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Intermediated Platforms and Firm Investments
Numerous studies have shown that cross-subsidization is a valuable tool to coordinate prices on each side of a platform, thereby increasing platform profits. We study how firm investments can be coordinated in an intermediated platform setting (where firms operating on a platform intermediate the relationship between the platform and end customers). In our setting, demand generated by a firm depends on own investments and prices, as well as cross-side investments and prices. We model this coordination problem using the case of Demand Response (DR) on the Smart Grid, where the platform enables interoperability between DR products, firms invest to develop DR products, and customers purchase DR products from firms. In the first stage the platform sets fees and transfers, and in the second and third stages, firms set prices and investments, respectively. We find that the platform’s choice of transfer maximizes aggregate platform demand - here, the platform and the policymaker are aligned. Although fees increase prices set by firms, thereby decreasing aggregate platform demand, the rate of price increase with fees depends on the demand facing each firm. We isolate conditions on firm demand where prices increase faster than fees (a phenomenon we term N-Convexity). Further, if there is N-Convexity, then it is inevitable that firm investment increases with fees (N-Investment); however, N-Investments can occur even when there is not N-Convexity.
Vaarun Vijairaghavan is a PhD candidate in Business Technology Management at the Haskayne School of Business, with a minor in Accounting. He holds an MBA from the Schulich School of Business at York University, and a Bachelor of Computer Engineering degree from the University of Pune, India.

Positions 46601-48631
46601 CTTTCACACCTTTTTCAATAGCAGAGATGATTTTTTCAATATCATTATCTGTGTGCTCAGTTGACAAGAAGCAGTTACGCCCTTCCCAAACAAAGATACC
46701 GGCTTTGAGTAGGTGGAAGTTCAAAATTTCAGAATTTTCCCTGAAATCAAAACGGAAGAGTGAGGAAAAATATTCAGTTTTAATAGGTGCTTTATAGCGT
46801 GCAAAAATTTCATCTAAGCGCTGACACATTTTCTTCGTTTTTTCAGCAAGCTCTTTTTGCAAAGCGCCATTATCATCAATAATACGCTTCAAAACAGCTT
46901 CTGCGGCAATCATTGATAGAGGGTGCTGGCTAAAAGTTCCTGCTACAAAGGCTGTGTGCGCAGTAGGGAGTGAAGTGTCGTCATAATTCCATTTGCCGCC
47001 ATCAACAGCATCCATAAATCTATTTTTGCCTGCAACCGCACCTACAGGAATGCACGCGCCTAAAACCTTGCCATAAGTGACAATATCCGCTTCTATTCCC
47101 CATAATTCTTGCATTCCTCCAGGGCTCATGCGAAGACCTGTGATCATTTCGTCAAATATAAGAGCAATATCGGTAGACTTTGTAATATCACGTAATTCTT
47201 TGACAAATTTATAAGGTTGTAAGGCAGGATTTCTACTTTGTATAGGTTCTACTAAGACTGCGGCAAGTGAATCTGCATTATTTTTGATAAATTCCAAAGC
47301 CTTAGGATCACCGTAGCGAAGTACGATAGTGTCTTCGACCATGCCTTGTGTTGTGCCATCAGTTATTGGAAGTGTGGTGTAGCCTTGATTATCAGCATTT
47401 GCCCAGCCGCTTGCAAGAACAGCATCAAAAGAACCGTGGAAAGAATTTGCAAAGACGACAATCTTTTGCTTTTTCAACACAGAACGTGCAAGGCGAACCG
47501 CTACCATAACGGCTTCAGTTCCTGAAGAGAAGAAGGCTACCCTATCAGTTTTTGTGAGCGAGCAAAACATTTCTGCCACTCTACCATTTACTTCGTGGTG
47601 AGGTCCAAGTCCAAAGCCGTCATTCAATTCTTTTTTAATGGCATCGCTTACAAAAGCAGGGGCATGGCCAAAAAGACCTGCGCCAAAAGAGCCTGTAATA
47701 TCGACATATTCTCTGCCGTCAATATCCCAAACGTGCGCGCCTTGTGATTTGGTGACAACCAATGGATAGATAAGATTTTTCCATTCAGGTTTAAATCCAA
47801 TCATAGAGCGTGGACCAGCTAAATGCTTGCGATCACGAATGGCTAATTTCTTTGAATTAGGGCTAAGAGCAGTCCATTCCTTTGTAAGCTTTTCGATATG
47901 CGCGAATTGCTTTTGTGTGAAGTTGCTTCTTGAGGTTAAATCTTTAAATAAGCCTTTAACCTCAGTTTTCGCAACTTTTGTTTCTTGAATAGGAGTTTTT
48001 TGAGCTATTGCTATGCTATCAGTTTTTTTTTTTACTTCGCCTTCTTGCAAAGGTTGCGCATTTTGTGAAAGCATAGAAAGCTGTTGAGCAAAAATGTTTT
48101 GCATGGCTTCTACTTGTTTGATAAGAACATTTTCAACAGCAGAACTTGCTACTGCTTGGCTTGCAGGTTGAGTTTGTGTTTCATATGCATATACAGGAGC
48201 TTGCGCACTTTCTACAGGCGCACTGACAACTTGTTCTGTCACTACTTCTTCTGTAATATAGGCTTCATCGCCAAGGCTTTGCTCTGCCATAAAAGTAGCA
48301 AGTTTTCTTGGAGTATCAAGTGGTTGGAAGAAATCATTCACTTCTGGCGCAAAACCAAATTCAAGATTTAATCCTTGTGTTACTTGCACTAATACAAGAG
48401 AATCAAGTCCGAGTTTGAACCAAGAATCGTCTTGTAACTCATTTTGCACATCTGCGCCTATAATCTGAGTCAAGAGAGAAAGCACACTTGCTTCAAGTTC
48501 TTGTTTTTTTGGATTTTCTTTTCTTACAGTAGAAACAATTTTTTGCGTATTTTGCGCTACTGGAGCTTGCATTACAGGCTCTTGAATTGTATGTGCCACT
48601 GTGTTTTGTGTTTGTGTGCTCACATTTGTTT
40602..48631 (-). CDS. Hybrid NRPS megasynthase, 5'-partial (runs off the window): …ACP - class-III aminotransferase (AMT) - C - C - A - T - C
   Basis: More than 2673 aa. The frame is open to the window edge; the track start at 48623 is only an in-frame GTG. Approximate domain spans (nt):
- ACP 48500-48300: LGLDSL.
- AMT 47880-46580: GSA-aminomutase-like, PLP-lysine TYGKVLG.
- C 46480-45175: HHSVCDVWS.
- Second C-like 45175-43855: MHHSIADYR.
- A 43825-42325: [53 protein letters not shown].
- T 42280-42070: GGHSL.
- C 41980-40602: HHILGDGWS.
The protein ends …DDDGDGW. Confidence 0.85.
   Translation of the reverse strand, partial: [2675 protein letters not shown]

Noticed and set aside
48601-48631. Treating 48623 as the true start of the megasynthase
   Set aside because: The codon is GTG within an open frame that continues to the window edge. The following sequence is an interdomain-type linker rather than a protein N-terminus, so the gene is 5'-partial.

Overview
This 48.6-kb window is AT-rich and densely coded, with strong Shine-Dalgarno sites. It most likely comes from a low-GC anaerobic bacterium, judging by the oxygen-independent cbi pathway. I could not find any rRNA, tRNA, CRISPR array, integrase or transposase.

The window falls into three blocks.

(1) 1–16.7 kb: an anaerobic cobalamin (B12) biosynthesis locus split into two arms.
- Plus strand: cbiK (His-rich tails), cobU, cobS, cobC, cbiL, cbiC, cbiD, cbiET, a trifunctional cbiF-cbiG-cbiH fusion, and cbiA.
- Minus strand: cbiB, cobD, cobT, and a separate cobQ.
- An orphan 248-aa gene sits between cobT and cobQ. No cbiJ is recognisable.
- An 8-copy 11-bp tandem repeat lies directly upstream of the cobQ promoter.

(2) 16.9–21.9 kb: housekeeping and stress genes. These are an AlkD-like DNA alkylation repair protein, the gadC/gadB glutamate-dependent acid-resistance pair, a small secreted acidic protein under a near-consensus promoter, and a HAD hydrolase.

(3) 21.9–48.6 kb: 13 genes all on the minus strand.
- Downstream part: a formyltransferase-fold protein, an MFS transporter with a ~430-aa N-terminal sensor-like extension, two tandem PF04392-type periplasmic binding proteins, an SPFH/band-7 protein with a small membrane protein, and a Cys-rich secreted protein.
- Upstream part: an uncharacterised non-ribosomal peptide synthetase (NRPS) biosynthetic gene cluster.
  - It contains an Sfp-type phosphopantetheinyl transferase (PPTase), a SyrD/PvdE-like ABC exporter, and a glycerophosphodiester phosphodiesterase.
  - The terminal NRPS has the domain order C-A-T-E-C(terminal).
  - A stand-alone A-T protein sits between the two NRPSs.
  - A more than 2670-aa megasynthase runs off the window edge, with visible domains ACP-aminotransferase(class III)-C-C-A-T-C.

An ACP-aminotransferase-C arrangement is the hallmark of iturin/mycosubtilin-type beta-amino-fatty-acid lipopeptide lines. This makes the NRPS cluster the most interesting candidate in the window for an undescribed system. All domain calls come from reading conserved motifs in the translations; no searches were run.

Vaarun's research interest is in privacy, data ownership and data rights as it relates to the data analytics industry. He is currently investigating the effect of the European Union's General Data Protection Guidelines on competition in the data controller industry. He also studies platform mediated networks, with the goal of understanding the behavior of investments made by firms operating on a platform. In addition, he studies Information Technology's (IT's) effect on firm productivity, and in particular, how IT affects firm costs, accrual size, and accrual precision. He focuses on the Economics of Information Systems, using analytical modelling and econometric methods.
Vaarun's teaching experience includes multiple years as an instructor of Business Technology Management at Haskayne, corporate training at IBM, and guest lecturing at the University of Pune and the University of Calgary. His professional experience includes technical, business and consulting work in the IT industry in U.S.A., Canada and India.
The semester’s complete speaker series schedule can be found at: http://mist.ucmerced.edu/seminars
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